At 50, Newport-Mesa Unified celebrates history by showcasing items to be buried in a time capsule
A bit of pop culture and a letter from a Corona del Mar High School student will help represent the past as part of a time capsule celebrating Newport-Mesa Unified School District ’s 50th anniversary.
District officials invited community members to its administrative offices in Costa Mesa to see items selected by students.
The more than 100 items placed on a table were chosen to represent the 32-campus district. Memorabilia included yearbooks, backpacks, socks, district lanyards, a list of student enrollment numbers, a computer mouse, a flash drive, a signed photo of the current board of trustees, proclamations from Costa Mesa and Newport Beach, and Daily Pilot articles.
“This is a historic event culminating the 50th anniversary of the district,” said Supt. Fred Navarro as he looked toward the items neatly displayed.
Navarro joked that it felt like the district was “putting a whole Dollar Store” in the thick, gray composite box that will be buried next week in a brick container placed at the front of the district office.
Board President Karen Yelsey said the district has always focused on student success and will continue to “remain dedicated in graduating students with the knowledge and skills necessary to achieve success.”
When it comes time to open the capsule, Yelsey said she hopes they’ll all still be around.
Trustee Martha Fluor gave a brief history of the district, sharing first how two neighboring communities came together to merge three schools systems — Costa Mesa Union, Newport Beach City and Newport Harbor Union High — into one, Newport-Mesa Unified.
She listed the seven superintendents who’ve governed the district and highlighted trustee Judy Franco, who is the longest serving board member — she started in 1979.
Despite some rough times, including a recall attempt and the firing of a music teacher because of insubordination, Fluor said the district continues to serve students by providing “rigorous curriculum and standards” and being one of the few districts to still offer music and art programs.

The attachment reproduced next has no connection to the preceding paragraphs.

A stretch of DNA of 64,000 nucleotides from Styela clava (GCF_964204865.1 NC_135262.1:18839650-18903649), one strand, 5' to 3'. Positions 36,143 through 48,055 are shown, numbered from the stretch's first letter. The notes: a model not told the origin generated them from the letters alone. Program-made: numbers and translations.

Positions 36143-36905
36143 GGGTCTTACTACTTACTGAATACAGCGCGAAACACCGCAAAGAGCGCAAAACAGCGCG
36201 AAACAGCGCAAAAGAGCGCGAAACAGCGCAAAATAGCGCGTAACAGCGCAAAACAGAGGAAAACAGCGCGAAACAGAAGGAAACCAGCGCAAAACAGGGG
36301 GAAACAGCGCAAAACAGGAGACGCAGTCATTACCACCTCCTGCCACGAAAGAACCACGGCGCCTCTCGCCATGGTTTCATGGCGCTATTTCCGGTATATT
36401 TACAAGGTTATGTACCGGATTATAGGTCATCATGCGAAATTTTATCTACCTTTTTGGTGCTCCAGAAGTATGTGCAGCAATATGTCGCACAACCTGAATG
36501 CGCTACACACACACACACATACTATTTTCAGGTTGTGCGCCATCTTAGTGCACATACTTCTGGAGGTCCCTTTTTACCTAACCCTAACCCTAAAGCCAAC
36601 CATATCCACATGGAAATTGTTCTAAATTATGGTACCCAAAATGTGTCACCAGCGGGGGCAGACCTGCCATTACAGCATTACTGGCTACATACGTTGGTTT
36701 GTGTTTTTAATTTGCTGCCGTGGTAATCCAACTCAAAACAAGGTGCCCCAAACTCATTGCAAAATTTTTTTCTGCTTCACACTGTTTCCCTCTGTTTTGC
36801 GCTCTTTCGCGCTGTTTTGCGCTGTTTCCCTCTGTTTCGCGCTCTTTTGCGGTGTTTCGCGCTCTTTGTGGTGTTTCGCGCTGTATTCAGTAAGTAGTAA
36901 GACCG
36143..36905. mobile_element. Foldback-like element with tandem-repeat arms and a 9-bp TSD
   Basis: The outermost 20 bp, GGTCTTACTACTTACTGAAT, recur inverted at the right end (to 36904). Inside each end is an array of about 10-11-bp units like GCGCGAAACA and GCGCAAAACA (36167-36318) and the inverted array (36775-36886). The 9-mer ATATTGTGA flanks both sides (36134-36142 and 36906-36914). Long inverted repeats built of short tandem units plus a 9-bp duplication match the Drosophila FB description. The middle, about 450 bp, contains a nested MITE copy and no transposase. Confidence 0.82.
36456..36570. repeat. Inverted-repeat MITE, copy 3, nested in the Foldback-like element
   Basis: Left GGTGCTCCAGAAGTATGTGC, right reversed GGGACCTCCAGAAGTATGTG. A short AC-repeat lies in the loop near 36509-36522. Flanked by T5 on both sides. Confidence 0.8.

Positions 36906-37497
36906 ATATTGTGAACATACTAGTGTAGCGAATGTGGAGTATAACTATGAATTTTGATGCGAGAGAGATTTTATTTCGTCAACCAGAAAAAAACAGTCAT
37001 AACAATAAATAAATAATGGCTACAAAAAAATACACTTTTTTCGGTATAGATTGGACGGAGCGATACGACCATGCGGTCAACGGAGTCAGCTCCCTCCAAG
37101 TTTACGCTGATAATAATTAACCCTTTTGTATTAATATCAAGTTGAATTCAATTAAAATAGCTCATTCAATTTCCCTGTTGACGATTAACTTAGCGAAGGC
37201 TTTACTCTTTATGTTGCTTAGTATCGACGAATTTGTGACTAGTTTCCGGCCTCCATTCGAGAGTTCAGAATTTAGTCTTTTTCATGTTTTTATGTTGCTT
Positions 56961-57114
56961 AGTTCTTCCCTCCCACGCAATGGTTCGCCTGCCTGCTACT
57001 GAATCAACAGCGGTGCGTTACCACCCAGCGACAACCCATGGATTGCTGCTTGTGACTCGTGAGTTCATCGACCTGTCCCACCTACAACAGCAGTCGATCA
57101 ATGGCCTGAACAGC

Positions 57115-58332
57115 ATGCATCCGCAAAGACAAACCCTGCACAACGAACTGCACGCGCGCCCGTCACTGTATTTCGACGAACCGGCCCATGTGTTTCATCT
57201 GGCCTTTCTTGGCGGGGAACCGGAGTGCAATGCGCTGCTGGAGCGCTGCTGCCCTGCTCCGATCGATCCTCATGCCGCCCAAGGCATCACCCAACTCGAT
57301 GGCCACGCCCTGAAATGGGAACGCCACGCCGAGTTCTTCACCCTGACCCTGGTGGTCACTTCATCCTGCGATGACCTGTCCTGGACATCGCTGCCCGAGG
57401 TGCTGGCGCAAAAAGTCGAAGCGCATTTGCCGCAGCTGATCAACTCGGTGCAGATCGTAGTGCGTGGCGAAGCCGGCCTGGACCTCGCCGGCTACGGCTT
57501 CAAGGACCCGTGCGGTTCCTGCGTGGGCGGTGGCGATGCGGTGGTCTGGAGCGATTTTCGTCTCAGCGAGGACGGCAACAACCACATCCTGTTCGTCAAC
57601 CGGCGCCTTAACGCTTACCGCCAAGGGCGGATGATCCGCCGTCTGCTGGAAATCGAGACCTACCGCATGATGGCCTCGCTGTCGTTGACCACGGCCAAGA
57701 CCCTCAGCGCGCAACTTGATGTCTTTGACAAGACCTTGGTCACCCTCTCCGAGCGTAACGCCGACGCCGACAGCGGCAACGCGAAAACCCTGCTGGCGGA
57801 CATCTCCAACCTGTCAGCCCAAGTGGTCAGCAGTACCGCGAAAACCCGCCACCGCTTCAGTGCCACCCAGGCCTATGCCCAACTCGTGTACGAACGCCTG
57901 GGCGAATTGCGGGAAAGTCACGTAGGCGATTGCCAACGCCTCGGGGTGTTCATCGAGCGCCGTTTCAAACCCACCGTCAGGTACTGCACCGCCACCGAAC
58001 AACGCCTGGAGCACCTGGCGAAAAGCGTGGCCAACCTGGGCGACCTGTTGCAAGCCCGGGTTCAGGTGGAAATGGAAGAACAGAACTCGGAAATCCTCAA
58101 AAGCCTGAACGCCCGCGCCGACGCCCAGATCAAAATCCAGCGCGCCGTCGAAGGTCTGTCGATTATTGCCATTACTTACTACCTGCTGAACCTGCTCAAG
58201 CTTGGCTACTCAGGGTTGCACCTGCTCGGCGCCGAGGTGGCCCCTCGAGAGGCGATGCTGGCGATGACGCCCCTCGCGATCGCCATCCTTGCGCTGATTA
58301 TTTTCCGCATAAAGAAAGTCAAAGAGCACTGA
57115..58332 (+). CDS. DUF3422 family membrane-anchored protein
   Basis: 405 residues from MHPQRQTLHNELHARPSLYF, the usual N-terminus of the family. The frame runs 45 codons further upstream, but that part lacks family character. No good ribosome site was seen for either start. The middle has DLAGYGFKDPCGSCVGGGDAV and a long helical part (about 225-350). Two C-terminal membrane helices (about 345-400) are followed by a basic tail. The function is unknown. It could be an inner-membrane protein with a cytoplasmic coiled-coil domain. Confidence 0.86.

The six representatives from the Superintendent’s Student Advisory Council also shared current pop culture history like popular music, television shows and notable high school alumni.
CdM student Lauren Griffin penned a letter to future students describing what it’s like to be a student at the Newport Beach high school in 2017. Though Griffin was unable to make the event, her peer read the letter aloud.
In her letter, Griffin described the school’s transition to a block schedule and how students are involved in a “plethora of extracurricular activities.” Though they are proud to be CdM students, Griffin said students would have more school spirit if they had their own stadium to host Battle of the Bay football games.
Before the ceremony concluded, Navarro also introduced the district’s new logo.
Doraelia Bahena, a 2017 Early College High School graduate, said she was happy to help collect items for the district’s time capsule. Her school donated their school flags.
Though Bahena said she doesn’t know whether she will remain in Costa Mesa in the future, she said she would like to visit the district office and see it opened.
Angie Garcia, parent of a fifth-grader at Adams Elementary, said it was “really cool” to learn what’s going in the box. Though her son couldn’t attend the ceremony, Garcia said she’s looking forward to her son seeing the items when it’s unveiled.
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